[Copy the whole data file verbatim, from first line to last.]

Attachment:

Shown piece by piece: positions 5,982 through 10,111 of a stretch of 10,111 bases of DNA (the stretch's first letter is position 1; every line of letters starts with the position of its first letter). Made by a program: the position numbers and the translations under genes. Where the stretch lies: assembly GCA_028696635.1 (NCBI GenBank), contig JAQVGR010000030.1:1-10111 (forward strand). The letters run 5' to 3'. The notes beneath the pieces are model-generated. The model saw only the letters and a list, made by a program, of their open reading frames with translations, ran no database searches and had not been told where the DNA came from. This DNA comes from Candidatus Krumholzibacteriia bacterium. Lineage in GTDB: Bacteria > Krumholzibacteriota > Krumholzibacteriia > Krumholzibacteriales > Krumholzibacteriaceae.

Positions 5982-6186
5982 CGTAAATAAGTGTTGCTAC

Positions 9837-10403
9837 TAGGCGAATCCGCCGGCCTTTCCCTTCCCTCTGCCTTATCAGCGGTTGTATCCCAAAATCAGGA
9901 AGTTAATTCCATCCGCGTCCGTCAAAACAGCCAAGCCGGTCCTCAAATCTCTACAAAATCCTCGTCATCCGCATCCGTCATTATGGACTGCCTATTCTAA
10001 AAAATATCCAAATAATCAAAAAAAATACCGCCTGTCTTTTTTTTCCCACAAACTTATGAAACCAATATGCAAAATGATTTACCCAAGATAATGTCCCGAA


Shown piece by piece: positions 5,982 through 10,111 of a stretch of 10,111 bases of DNA (the stretch's first letter is position 1; every line of letters starts with the position of its first letter). Made by a program: the position numbers and the translations under genes. Where the stretch lies: assembly GCA_028696635.1 (NCBI GenBank), contig JAQVGR010000030.1:1-10111 (forward strand). The letters run 5' to 3'. The notes beneath the pieces are model-generated. The model saw only the letters and a list, made by a program, of their open reading frames with translations, ran no database searches and had not been told where the DNA came from. This DNA comes from Candidatus Krumholzibacteriia bacterium. Lineage in GTDB: Bacteria > Krumholzibacteriota > Krumholzibacteriia > Krumholzibacteriales > Krumholzibacteriaceae.

Positions 5982-6186
5982 CGTAAATAAGTGTTGCTAC

Positions 9837-10403
9837 TAGGCGAATCCGCCGGCCTTTCCCTTCCCTCTGCCTTATCAGCGGTTGTATCCCAAAATCAGGA
9901 AGTTAATTCCATCCGCGTCCGTCAAAACAGCCAAGCCGGTCCTCAAATCTCTACAAAATCCTCGTCATCCGCATCCGTCATTATGGACTGCCTATTCTAA
10001 AAAATATCCAAATAATCAAAAAAAATACCGCCTGTCTTTTTTTTCCCACAAACTTATGAAACCAATATGCAAAATGATTTACCCAAGATAATGTCCCGAA